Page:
• Undergraduate Trinity students, including IDP students, graduating before May 2021 are eligible; graduating seniors do not qualify.
  • To receive funds for a Summer 2021 internship, you must be a returning student and enrolled at Trinity College for the Fall 2021 semester.
  • We recommend that international students contact Katharine Clair with questions to ensure that students are in compliance with U.S. visa requirements during summer internship period.
  • Students applying for Internships for Credit will need to work with faculty sponsor and submit an internship contract via Handshake – please note that the college assesses a fee to register for academic credit for summer internships.
  • Past recipients of Catalyst funding may apply again; however, preference may be given to first-time applicants – funding cannot be awarded twice for interning with the same company.
  • Funding through the Catalyst Summer Internship Program is not based on your FASFA or demonstrated financial need. It is appropriate, however, to describe financial need in your application materials.
  • Funding cannot go towards equipment or facilities required by the employer to complete the internship.

Applications are reviewed by the CSIF selection committee, which will evaluate each application to determine if the student’s internship meets the CSIF internship guidelines. The selection committee uses a rubric to determine funding decisions. Funding decisions will be communicated to all applicants via catalyst-fund@trincoll.edu on May 12, 2021.

  • Applications for summer 2021 Catalyst funds are available in Handshake.
  • Application deadline is April 30, 2021.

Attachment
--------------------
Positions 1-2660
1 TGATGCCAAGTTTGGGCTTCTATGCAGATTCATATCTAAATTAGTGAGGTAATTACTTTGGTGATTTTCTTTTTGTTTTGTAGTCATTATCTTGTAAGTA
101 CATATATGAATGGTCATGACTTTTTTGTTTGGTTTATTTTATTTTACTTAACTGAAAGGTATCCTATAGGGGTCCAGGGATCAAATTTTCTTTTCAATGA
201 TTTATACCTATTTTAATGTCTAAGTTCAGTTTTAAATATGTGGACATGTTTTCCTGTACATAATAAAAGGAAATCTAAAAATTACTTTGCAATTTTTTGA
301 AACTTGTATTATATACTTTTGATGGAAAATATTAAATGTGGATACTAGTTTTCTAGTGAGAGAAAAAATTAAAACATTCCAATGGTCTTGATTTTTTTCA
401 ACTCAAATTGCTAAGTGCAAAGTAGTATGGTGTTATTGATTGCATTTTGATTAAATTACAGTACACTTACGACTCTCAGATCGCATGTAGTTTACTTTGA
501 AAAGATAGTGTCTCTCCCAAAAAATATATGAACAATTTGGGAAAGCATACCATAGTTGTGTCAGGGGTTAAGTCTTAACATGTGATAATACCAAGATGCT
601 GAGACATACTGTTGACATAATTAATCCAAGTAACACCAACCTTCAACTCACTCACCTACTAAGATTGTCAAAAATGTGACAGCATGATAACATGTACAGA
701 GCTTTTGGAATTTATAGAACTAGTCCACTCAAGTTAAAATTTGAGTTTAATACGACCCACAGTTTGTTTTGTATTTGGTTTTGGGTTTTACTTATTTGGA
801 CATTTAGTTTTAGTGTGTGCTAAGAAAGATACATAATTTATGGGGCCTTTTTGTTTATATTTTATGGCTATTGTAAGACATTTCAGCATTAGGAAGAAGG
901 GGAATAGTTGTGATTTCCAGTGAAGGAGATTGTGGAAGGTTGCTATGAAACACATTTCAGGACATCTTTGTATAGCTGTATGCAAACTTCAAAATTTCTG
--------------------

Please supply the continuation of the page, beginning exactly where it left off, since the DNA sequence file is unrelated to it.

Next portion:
• Recipient decisions will be announced via email on May 12, 2021.
  • Funding is divided into three disbursements and is deposited directly into your bank account over the summer.

*Following the deadline, applications will be reviewed on a first-come, first-serve basis and dependent on remaining available funds.

  • Student learning agreement (provided in acceptance email).
  • Attend mandatory Catalyst Summer Internship Orientation.
  • Submit employer verification form.
  • Complete the following forms for funding purposes:
    • 2020 CT W4
    • 2020 W4
    • Direct Deposit Form
    • I-9 Form
      • Funding from the Catalyst Summer Internship Fund is taxable.
  • Complete a photo essay.
  • Actively participate in mid-summer and end-of-summer check-in emails.
  • Submit an end-of-internship survey and write thank you notes to donors.

The final installment is contingent on your completion of a brief reflection on your experience and active participation. Recipients who fail to complete the internship or other requirements of the Catalyst Summer Internship Program must repay all funds already distributed.